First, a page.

After listing a number of pros for VAR introduction, let’s take a look on the negative side. What could be the negative implications of VAR in futsal?


  • Unfortunately, the first thing that comes to mind is –  Or to be more precise, the lack of money. VAR is still a very expensive technology, at least in its current form, and for national futsal/football associations to introduce it in their domestic futsal leagues would represent a huge part of their budget and such undertaking is still out of reach for almost everyone. If we look at VAR in football, we can see that the referee team on the pitch got ‘reinforced’ with new members in the VAR room. Also, every team in the league should invest in technology that would make VAR possible, such as new high-definition cameras for VAR technology to actually be able to work. Unfortunately, in this regard, VAR is still very far from futsal.


  • VAR still has to improve on its subjective decisions. We have seen numerous times in football that VAR team would decide not to act and/or change their decision even though replay clearly shows they should. This inconsistency in rule application still has a long way to go and it has been a crucial argument for VAR opposition for some time now. Current negative examples from football do not give us any assurances that things would be better in futsal. Transparency of the whole process is another issue. In some sports that use some kind of video assistance, fans on the stadium or in front of their TVs are given an audio transcript of the decision made. In football, whole communication between the head referee and his team in VAR room still remains a secret.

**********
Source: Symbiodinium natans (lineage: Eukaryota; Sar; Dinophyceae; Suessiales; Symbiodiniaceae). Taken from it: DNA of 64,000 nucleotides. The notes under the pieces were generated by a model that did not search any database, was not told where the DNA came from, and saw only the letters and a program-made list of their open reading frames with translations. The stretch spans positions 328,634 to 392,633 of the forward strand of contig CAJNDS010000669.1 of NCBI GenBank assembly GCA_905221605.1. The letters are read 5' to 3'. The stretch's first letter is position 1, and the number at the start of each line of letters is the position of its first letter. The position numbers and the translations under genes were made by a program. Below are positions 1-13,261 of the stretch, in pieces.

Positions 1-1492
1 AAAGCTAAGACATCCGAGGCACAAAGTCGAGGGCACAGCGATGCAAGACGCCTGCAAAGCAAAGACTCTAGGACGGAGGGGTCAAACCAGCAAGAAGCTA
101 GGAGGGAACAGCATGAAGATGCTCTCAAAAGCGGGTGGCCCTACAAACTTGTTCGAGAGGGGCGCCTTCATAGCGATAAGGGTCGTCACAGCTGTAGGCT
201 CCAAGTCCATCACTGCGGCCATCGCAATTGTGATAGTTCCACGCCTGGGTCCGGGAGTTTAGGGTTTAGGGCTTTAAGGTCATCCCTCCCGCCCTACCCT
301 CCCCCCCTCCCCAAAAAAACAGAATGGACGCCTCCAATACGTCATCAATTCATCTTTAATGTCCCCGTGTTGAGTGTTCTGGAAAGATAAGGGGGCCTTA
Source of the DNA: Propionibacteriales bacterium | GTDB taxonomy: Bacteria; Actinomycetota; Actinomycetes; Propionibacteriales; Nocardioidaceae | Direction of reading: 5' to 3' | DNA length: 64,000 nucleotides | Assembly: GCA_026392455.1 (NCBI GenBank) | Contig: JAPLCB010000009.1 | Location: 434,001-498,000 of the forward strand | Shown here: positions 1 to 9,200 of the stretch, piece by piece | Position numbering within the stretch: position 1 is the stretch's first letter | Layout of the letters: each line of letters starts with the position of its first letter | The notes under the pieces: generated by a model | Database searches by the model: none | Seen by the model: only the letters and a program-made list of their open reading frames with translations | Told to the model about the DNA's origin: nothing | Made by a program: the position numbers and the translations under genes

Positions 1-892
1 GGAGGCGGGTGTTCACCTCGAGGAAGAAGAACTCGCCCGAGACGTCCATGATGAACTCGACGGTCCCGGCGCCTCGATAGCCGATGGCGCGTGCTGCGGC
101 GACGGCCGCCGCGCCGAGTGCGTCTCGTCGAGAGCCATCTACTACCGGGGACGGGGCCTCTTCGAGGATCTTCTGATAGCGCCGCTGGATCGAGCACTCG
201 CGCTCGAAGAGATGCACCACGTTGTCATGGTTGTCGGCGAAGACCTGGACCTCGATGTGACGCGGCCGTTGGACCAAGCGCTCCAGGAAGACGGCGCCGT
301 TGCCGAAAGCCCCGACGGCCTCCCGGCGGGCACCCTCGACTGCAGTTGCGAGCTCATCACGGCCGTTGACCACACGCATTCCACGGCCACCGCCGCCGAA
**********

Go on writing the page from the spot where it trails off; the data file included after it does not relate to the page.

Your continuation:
• Like we mentioned in the pros section – less controversy. While it is generally positive for fans, players and staff to be concentrated on the beauty of the game itself, it is the controversy that fuels the talk and keeps the fans engaged. Some controversies can spur rivalries that can become a huge fan-magnet for the following years. As many fans have noted – controversy is not necessarily bad for the game.


After discussing the pros and cons of VAR in futsal, it is time to discuss one more very important thing. Usage of VAR – when would VAR be applicable in futsal? Again, if we take a look at VAR usage in football it is very clear that VAR is used in four scenarios, to decide if: 1) there was a goal/no goal, 2) there was a penalty/no penalty, 3) player made a direct red card and 4) there was a mistaken identity in awarding a red or yellow card to a player. These rules of application are universal, and they would be very much applicable in futsal as well.

However, being a different sport, futsal has a few unique situations that could also be explored by VAR. For example – fouling. Committing the sixth foul in the half, and every foul afterwards, will give your opponent a penalty kick. Wouldn’t it be prudent for VAR to necessarily check the sixth foul? Since futsal is already familiar with the mechanic of stopping the clock, could it be possible for a coach to challenge the call on the pitch? The invalid challenge could result in forfeiture of time-out in half which will bring a new risk factor for the team and their coaching staff.

To conclude, VAR in futsal is an intriguing idea that will very much depend on its success in football for starters. However, even if it becomes globally applicable, its implementation in futsal could be some time away due to the lack of funds our sport is generally faced with.

What do you think about all this? Is there anything you would like to add to the pros and cons of VAR in futsal or when it should be used? Let us know in the comment section!